Let's print odd numbers from 1 to 9 using the putchar() function.
Note : putchar() can output only one character to the stdout at a time. Hence to print the odd numbers from 1 to 9, we will make use of the for loop.

#include <stdio.h>

int main()
{
char ch = '1';

// Write the Character to stdout
for (ch = '1'; ch <= '9'; ch=ch+2)
putchar(ch);

return (0);
}


The output of the above code snippet will be as follows :

13579


## puts() :

i) This unformatted function in C writes a string(doesn't include the null character) to the stdout.

ii) Syntax : int puts(const char * str)
A) If you observe the syntax of the puts() function, notice it accepts one parameter (a string literal). This string is written out to the stdout.
Hence it is mandatory to pass a string literal to the puts() function.
B) Also, notice this function returns a non-negative integer if successful. On encountering an error, it returns EOF.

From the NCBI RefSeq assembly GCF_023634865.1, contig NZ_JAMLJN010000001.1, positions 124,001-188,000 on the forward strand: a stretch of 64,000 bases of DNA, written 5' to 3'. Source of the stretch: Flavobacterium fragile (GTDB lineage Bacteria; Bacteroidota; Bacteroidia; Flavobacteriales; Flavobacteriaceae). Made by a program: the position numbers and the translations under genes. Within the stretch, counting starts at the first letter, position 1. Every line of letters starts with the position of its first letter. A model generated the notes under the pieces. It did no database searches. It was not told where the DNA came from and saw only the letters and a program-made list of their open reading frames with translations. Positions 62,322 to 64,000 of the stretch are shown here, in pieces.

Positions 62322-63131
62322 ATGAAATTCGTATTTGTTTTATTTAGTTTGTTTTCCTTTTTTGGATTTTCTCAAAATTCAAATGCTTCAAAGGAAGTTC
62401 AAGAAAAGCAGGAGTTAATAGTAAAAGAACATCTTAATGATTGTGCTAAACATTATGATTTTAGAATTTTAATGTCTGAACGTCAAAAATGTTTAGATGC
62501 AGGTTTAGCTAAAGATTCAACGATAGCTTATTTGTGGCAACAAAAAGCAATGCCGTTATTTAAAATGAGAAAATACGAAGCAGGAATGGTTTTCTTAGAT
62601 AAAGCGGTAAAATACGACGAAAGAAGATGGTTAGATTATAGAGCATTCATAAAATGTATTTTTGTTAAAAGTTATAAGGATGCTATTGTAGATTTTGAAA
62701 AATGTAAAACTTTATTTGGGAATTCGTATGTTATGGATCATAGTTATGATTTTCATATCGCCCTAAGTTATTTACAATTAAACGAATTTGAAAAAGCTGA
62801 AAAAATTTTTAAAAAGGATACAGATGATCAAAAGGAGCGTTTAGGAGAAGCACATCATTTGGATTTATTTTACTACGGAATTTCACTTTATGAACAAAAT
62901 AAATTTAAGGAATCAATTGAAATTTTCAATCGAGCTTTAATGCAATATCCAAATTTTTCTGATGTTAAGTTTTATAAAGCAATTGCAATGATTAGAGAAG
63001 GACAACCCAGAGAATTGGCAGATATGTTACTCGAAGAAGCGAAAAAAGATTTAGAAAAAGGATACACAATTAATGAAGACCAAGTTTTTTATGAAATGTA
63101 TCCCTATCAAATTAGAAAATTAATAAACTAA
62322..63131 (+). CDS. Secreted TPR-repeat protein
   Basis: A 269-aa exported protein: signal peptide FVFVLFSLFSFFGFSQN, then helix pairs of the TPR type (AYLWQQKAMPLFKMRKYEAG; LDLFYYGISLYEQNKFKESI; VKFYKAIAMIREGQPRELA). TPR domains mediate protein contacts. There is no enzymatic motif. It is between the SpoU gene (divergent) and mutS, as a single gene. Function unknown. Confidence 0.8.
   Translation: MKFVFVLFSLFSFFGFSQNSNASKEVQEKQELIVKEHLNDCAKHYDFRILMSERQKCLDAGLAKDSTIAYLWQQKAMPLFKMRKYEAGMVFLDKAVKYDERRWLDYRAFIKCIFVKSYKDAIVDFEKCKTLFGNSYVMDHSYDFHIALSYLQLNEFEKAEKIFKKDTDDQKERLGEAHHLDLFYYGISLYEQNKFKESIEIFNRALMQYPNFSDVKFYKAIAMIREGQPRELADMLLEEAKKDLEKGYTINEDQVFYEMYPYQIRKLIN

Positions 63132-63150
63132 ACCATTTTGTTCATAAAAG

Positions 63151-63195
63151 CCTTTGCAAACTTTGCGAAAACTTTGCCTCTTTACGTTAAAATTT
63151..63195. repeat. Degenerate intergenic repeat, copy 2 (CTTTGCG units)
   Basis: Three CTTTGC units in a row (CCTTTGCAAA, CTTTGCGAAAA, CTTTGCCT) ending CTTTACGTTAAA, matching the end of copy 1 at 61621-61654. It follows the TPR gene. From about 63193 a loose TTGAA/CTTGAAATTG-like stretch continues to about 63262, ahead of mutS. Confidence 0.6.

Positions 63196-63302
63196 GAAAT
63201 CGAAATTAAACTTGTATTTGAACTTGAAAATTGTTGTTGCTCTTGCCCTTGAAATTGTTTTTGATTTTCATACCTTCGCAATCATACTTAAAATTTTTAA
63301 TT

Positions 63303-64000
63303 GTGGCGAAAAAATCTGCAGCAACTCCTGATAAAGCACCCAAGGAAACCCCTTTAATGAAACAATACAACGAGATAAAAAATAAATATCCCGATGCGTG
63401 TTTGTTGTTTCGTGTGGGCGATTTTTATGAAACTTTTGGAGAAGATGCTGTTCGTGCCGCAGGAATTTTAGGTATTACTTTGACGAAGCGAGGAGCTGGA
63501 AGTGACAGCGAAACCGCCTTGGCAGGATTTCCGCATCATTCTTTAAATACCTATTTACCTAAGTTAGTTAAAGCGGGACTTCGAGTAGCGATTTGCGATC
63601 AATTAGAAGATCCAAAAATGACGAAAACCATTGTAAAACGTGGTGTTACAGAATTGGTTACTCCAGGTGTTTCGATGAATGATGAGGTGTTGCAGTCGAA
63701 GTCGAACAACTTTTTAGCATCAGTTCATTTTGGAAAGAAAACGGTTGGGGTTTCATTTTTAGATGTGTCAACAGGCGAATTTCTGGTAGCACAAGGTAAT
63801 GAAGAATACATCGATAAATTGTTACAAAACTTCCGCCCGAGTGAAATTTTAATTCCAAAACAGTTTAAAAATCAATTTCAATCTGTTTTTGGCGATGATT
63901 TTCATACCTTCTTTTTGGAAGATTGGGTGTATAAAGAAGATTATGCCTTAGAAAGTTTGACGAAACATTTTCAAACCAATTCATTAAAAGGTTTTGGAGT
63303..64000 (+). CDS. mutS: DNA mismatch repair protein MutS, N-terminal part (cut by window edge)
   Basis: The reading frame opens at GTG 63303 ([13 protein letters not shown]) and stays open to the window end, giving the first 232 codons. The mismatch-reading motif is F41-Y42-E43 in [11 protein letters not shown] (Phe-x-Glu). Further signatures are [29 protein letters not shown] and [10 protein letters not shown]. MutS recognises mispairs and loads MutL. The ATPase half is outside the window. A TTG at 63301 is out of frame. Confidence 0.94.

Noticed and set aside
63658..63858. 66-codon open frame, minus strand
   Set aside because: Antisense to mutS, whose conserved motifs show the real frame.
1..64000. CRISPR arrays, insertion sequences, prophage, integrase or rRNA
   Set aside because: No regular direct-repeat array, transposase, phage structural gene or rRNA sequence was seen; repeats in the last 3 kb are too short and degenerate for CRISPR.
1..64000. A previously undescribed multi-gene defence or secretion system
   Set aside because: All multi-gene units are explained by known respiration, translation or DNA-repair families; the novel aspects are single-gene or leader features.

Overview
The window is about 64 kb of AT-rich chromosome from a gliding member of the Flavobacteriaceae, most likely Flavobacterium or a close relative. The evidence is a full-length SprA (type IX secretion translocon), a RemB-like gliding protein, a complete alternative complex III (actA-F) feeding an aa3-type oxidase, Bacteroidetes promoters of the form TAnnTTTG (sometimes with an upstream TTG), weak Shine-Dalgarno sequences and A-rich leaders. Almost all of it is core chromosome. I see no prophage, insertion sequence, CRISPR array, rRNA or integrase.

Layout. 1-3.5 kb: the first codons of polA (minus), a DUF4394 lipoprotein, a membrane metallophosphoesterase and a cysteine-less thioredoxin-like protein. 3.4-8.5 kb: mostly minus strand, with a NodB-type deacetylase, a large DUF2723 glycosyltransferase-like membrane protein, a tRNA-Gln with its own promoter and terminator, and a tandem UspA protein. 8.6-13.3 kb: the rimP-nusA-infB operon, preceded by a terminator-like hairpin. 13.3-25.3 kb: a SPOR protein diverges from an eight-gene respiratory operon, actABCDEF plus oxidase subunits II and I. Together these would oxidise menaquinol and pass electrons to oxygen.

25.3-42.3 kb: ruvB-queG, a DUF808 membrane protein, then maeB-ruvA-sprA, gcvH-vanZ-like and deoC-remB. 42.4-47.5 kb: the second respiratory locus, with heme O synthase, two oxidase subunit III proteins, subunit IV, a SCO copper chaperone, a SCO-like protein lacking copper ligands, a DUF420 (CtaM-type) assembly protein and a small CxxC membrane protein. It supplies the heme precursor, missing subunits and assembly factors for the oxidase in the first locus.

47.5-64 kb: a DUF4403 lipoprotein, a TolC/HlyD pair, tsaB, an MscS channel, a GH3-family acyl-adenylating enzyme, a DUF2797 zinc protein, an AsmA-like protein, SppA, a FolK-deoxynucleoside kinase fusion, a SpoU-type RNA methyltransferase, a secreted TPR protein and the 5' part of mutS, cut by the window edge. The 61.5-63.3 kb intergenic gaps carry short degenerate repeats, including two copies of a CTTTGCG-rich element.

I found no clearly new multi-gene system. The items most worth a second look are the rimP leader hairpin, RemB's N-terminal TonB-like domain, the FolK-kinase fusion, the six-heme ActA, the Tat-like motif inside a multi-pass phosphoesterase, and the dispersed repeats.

Let's look at examples which illustrate the use of puts() function :

#include<stdio.h>
int main(void)
{

char str[15] = "OpenGenus Org";
char str1[20] = "Write and learn!";

puts(str);
puts(str1);
return 0;
}


The output of the above code snippet will be as follows :

OpenGenus Org

Write and learn!



Notice how a new line is appended after each statement in the above output.The output of puts() function is the string passed as an argument appended by a new line.

Well, how about try a question to put this newly acquired knowledge to test?

int main(void)
{
int num1 = 34567;
float num2 = 3456.765;
printf("num1 = %.8d\n",num1);
printf("%num2 = .4f\n",num2);
return 0;
}


## Question: What is the output of the above code snippet?

The right answer is num1 = 00034567 and num2 = 34567.7649

Hope you answered the question correctly, if not, understand the concept of format specifiers again and retry.

There are many more such in-built functions in C for printing data onto files and other output devices.The above mentioned are the most commonly used and very important when it comes to printing operations in C.